I went to an Ottoman palace on the Asian side of the Bosphorus, waiting to interview the former prime minister Ahmet Davu­toglu. He was pushed out of office two months ago by President Recep Tayyip Erdogan when he appeared to be too wedded to the clauses in the Turkish constitution which say that the prime minister is the head of government and the president is a ceremonial head of state. Erdogan was happy with that when he was prime minister. But now he’s president, he wants to change the constitution. If Erdogan can win the vote in parliament he will, in effect, be rubber-stamping the reality he has created since he became president. In the days since the attempted coup, no one has had any doubt about who is the power in the land.

 

City of melancholy

The view from the Ottoman palace was magnificent. Beneath a luscious, pine-shaded garden an oil tanker plied its way towards the Black Sea. Small ferries dodged across the sea lanes. It was not, I hasten to add, Davutoglu’s private residence. It had just been borrowed, for the backdrop. But it reminded a Turkish friend of something she had heard once from the AKP, Erdogan’s ruling party: that they would not rest until they were living in the apartments with balconies and gardens overlooking the Bosphorus that had always been the preserve of the secular elite they wanted to replace.

Pamuk also writes about hüzün, the melancholy that afflicts the citizens of Istanbul. It comes, he says, from the city’s history and its decline, the foghorns on the Bosphorus, from tumbledown walls that have been ruins since the fall of the Byzantine empire, unemployed men in tea houses, covered women waiting for buses that never come, pelting rain and dark evenings: the city’s whole fabric and all the lives within it. “My starting point,” Pamuk wrote, “was the emotion that a child might feel while looking through a steamy window.”

Istanbul is suffering a mighty bout of something like hüzün at the moment. In Pamuk’s work the citizens of Istanbul take a perverse pride in hüzün. No one in Istanbul, or elsewhere in Turkey, can draw comfort from what is happening now. Erdogan’s opponents wonder what kind of future they can have in his Turkey. I think I sensed it, too, in the triumphalist crowds of Erdogan supporters that have been gathering day after day since the coup was defeated.

 

Down with the generals

Erdogan’s opponents are not downcast because the coup failed; a big reason why it did was that it had no public support. Turks know way too much about the authoritarian ways of military rule to want it back. The melancholy is because Erdogan is using the coup to entrench himself even more deeply in power. The purge looks too far-reaching, too organised and too big to have been a quick reaction to the attempt on his power. Instead it seems to be a plan that was waiting to be used.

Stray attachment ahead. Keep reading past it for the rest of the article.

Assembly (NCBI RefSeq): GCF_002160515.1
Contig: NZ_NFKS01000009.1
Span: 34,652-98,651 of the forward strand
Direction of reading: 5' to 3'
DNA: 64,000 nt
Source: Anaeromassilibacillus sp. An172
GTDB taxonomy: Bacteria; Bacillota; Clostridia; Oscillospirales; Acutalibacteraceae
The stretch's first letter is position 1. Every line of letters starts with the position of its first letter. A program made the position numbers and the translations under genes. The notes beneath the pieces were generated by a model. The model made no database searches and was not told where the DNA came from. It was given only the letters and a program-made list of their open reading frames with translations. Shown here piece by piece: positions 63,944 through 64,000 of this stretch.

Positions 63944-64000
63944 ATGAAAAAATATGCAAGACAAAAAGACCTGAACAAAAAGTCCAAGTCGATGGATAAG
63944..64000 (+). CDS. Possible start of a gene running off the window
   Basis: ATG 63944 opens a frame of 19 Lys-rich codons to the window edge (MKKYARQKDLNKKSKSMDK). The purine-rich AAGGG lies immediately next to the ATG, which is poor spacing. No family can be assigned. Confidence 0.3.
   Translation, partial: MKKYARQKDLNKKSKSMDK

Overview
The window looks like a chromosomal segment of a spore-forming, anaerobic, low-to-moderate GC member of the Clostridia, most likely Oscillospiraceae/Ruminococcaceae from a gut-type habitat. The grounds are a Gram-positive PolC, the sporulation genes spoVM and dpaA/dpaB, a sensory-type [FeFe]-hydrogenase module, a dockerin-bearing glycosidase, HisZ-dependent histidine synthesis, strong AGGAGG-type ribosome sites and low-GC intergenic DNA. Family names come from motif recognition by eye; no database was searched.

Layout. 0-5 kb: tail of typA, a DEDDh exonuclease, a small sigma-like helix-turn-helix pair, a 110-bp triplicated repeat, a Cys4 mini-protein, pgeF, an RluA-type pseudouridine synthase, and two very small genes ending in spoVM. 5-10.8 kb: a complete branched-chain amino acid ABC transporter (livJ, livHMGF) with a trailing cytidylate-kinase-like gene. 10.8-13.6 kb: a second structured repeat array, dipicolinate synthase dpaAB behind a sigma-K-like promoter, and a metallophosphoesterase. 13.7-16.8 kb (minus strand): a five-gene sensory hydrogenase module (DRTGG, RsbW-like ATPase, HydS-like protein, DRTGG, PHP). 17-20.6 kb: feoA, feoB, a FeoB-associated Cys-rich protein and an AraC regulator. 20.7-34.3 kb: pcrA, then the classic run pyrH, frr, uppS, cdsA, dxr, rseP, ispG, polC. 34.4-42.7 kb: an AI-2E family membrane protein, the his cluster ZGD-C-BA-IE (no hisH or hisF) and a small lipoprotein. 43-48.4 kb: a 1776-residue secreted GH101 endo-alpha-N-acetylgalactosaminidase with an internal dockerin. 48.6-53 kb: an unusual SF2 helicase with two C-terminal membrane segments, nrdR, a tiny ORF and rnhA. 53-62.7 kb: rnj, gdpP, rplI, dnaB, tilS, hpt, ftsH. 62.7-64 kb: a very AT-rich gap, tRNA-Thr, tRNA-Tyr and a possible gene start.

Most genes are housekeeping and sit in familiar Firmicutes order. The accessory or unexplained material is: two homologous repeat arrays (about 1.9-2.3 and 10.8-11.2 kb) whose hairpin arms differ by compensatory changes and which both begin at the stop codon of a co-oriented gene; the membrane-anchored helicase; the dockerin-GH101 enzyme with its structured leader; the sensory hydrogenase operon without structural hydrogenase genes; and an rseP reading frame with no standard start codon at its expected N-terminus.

Turkey is a deeply unhappy country. It is hard to imagine now, but when the Arab uprisings happened in 2011 it seemed to be a model for the Middle East. It had elections and an economy that worked and grew. When I asked Davutoglu around that time whether there would be a new Ottoman sphere of influence for the 21st century, he smiled modestly, denied any such ambition and went on to explain that the 2011 uprisings were the true succession to the Ottoman empire. A century of European, and then American, domination was ending. It had been a false start in Middle Eastern history. Now it was back on track. The people of the region were deciding their futures, and perhaps Turkey would have a role, almost like a big brother.

Turkey’s position – straddling east and west, facing Europe and Asia – is the key to its history and its future. It could be, should be, a rock of stability in a desperately un­stable part of the world. But it isn’t, and that is a problem for all of us.

 

Contagion of war

The coup did not come out of a clear sky. Turkey was in deep crisis before the attempt was made. Part of the problem has come from Erdogan’s divisive policies. He has led the AKP to successive election victories since it first won in 2002. But the policies of his governments have not been inclusive. As long as his supporters are happy, the president seems unconcerned about the resentment and opposition he is generating on the other side of politics.

Perhaps that was inevitable. His mission, as a political Islamist, was to change the country, to end the power of secular elites, including the army, which had been dominant since Mustafa Kemal Atatürk created modern Turkey after the collapse of the Ottoman empire. And there is also the influence of chaos and war in the Middle East. Turkey has borders with Iraq and Syria, and is deeply involved in their wars. The borders do not stop the contagion of violence. Hundreds of people have died in the past year in bomb attacks in Turkish cities, some carried out by the jihadists of so-called Islamic State, and some sent by Kurdish separatists working under the PKK.

It is a horrible mix. Erdogan might be able to deal with it better if he had used the attempted coup to try to unite Turkey. All the parliamentary parties condemned it. But instead, he has turned the power of the state against his opponents. More rough times lie ahead.

Jeremy Bowen is the BBC’s Middle East editor. He tweets @bowenbbc

This article first appeared in the 28 July 2016 issue of the New Statesman, Summer Double Issue